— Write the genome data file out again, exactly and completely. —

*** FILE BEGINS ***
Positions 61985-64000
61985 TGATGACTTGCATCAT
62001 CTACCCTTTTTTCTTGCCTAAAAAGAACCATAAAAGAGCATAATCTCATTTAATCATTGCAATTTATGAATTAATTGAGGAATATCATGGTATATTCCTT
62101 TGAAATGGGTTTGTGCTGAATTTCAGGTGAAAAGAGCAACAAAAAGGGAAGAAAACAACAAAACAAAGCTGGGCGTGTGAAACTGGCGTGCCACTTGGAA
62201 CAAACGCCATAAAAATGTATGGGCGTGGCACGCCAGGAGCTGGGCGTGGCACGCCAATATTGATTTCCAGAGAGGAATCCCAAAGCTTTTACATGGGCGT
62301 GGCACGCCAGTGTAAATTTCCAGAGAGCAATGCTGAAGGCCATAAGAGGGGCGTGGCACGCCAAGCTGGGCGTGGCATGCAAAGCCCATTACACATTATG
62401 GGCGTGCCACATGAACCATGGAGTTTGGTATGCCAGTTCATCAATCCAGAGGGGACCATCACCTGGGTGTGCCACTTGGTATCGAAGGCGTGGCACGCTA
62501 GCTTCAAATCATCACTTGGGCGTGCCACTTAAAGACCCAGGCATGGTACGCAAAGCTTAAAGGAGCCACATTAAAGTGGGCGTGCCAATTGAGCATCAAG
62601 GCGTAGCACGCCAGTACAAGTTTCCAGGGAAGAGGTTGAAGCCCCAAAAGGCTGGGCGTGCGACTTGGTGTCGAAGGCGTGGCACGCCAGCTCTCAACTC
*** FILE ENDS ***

Positions 61985-64000
61985 TGATGACTTGCATCAT
62001 CTACCCTTTTTTCTTGCCTAAAAAGAACCATAAAAGAGCATAATCTCATTTAATCATTGCAATTTATGAATTAATTGAGGAATATCATGGTATATTCCTT
62101 TGAAATGGGTTTGTGCTGAATTTCAGGTGAAAAGAGCAACAAAAAGGGAAGAAAACAACAAAACAAAGCTGGGCGTGTGAAACTGGCGTGCCACTTGGAA
62201 CAAACGCCATAAAAATGTATGGGCGTGGCACGCCAGGAGCTGGGCGTGGCACGCCAATATTGATTTCCAGAGAGGAATCCCAAAGCTTTTACATGGGCGT
62301 GGCACGCCAGTGTAAATTTCCAGAGAGCAATGCTGAAGGCCATAAGAGGGGCGTGGCACGCCAAGCTGGGCGTGGCATGCAAAGCCCATTACACATTATG
62401 GGCGTGCCACATGAACCATGGAGTTTGGTATGCCAGTTCATCAATCCAGAGGGGACCATCACCTGGGTGTGCCACTTGGTATCGAAGGCGTGGCACGCTA
62501 GCTTCAAATCATCACTTGGGCGTGCCACTTAAAGACCCAGGCATGGTACGCAAAGCTTAAAGGAGCCACATTAAAGTGGGCGTGCCAATTGAGCATCAAG
62601 GCGTAGCACGCCAGTACAAGTTTCCAGGGAAGAGGTTGAAGCCCCAAAAGGCTGGGCGTGCGACTTGGTGTCGAAGGCGTGGCACGCCAGCTCTCAACTC